The race for the United States presidency is on. As of Jan. 4, the results of the Republican presidential primary are in. The Iowa Caucus has concluded and former Massachusetts Gov. Mitt Romney edged out Sen. Rick Santorum by eight votes.

According to Iowa poll data, Romney got 30,015 (24.6 percent) votes and Santorum received 30,007 (24.5 percent), Ron Paul 26,219 (21.4 percent), Newt Gingrich 16,251 (13.3 percent) and Rick Perry 12,604 (10.3 percent).

According to reliable news organizations such as Politico, each vote cost Romney $113 and Santorum $1.65. This means that even in the current economy slump, this will be one of the most expensive presidential campaigns to date. According to, in 2008, John McCain raised $370 million and Barack Obama raised $750 million.

The late Dr. Ronald Walters would ask, “What does this mean for Black people?” Iowa’s population is 2.1 percent African American. Notwithstanding groups like the Black Republican Association and the Black American Political Action Committee (BAMPAC), less than 12 percent of Black people traditionally vote Republican.

According to the 2010 US Census Bureau, African Americans make up roughly 13 percent of the total 308 million people in America.

With the implosion of Herman Cain’s campaign, an important question is raised: Who will articulate the interest of the African-American community from within and external to the Republican campaigns?

With immediate January primaries underway the African-American percentage of state populations tells a story of numerical influence; On Jan 10, New Hampshire .7 percent African American; South Carolina, Jan. 21, 28.9 percent African Americans; Jan. 31, Florida, with 14 percent African Americans. This is the time to put pressure on the political environment in America.

External to the Republican campaigns, we — you and I — must email, text, tweet, Facebook and call our people in these states and encourage them to be engaged in the conversations and debates shaping the ideal agenda for these candidates. Do not let Republican presidential candidates off the hook by being silent or absent from their debate. We know that when the people speak from the heart and mind, from their experiences and desires, honest communication, that is not to be ignored, can occur. We also know that traditionally our elected officials, political advocates and pastors communicate the issues we face. We must influence the influencers, and demand that our concerns are addressed in the debates and in policy formation. Now they should direct their microphone, radio and television messages toward the candidates and political organizers. We must do this or the results will not be in our best interest. To paraphrase the Congressional Black Caucus’ motto: “There are no permanent friends and no permanent enemies … Just Permanent Interest!”

Taking a closer look at the origins and nature of the views Santorum, we see he claims to be concerned for working families after being influenced by the death of his grandfather, who worked until age 72 in Pennsylvania coal mines. According to his campaign website, he was elected to the U.S. House of Representatives in 1990 at the age of 32, and from 1995 to 2007, served in the US Senate.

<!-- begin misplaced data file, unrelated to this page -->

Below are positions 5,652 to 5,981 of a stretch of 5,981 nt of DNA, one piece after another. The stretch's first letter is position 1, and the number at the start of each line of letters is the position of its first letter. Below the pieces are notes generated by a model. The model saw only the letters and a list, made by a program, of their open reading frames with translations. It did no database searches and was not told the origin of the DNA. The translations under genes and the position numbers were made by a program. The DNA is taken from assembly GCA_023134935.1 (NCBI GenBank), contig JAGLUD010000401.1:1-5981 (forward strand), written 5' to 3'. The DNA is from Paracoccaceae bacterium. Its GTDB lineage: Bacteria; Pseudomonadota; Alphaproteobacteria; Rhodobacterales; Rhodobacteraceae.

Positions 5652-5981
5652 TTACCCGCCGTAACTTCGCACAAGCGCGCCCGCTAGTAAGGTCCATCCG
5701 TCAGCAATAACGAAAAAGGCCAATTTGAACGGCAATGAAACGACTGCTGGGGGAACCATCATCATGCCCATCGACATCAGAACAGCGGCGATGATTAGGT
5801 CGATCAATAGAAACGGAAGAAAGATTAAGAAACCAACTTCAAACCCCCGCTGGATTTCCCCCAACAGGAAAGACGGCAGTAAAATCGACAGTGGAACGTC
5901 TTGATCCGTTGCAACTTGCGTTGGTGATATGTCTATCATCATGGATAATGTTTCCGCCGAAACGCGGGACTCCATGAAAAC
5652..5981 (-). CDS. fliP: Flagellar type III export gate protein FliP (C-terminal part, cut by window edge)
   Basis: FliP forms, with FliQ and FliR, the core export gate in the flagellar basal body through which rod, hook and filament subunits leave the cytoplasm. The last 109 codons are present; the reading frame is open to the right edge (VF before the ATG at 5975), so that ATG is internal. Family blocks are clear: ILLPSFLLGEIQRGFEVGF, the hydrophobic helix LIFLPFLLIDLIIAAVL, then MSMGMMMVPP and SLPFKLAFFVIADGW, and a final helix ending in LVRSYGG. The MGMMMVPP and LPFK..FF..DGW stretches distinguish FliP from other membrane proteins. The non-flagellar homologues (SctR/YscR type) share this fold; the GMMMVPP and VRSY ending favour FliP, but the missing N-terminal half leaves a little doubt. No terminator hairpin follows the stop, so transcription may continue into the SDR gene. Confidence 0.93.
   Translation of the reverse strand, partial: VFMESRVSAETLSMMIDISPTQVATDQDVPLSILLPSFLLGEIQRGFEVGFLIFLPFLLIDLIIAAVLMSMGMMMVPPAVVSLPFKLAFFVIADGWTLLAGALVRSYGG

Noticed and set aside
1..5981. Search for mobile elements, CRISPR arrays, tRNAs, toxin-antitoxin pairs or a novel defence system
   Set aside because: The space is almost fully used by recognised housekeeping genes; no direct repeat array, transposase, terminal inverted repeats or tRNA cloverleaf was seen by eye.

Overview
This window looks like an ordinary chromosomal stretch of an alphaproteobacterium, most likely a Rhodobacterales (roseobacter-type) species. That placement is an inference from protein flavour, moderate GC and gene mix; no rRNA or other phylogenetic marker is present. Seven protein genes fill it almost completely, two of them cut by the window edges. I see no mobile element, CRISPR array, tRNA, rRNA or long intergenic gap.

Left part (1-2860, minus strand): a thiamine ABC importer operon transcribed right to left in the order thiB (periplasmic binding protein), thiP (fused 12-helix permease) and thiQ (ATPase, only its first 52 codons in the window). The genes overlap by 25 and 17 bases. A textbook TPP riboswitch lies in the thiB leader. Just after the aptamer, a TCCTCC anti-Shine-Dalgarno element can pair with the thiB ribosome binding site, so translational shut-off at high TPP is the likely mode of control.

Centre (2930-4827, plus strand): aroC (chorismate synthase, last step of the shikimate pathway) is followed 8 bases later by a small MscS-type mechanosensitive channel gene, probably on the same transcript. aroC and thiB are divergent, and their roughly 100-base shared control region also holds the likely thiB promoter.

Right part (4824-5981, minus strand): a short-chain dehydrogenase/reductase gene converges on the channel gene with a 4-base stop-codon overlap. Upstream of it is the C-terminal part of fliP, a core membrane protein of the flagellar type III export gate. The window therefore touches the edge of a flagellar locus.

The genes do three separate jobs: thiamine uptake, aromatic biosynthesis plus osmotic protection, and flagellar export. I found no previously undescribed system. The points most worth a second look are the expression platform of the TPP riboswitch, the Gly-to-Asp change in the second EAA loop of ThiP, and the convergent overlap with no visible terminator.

He touts that he “helped author and was floor manager of the landmark Welfare Reform Act which passed in 1996 that has empowered millions of Americans to leave the welfare rolls and enter the workforce.” His now infamous statement, “I don’t want to make black people’s lives better by giving them someone else’s money. I want to give them an opportunity to go out and earn their own money, and to provide for themselves and their family. And the best way to do that is to get the manufacturing sector of the economy rolling again,” provides a glimpse into the heart and mind of this candidate. He recently stated, “that he would go to the NAACP and urge Blacks to demand paychecks not food stamps.” Are they unaware of the fact that African Americans have been seeking a equitable paycheck for their labor, jobs with a livable wage and justice since arriving on America’s shores, before the Emancipation Proclamation and every day since.

Is Mitt Romney more attuned to the voice and message of the African-American community? To what degree did he engage African Americans as governor of Massachusetts? It is a well-documented fact among religious leaders that there is a schism between African Americans and the Mormon church, which openly discriminated against them until 1975. Where religion and politics divide, presidential candidate Mitt Romney’s politics are the true question for the political arena.

In short, regardless of the front runner status of the particular Republican presidential nominees, one thing is clear, “our permanent interest” are to be articulated by us, for us and with the complexity of us in mind. The public discourse should be influenced by us as well.

Dennis B. Rogers, PhD is a graduate of the Howard University, Department of Political Science where he majored in political theory and Black politics. He resides in Washington, DC and can be reached at or email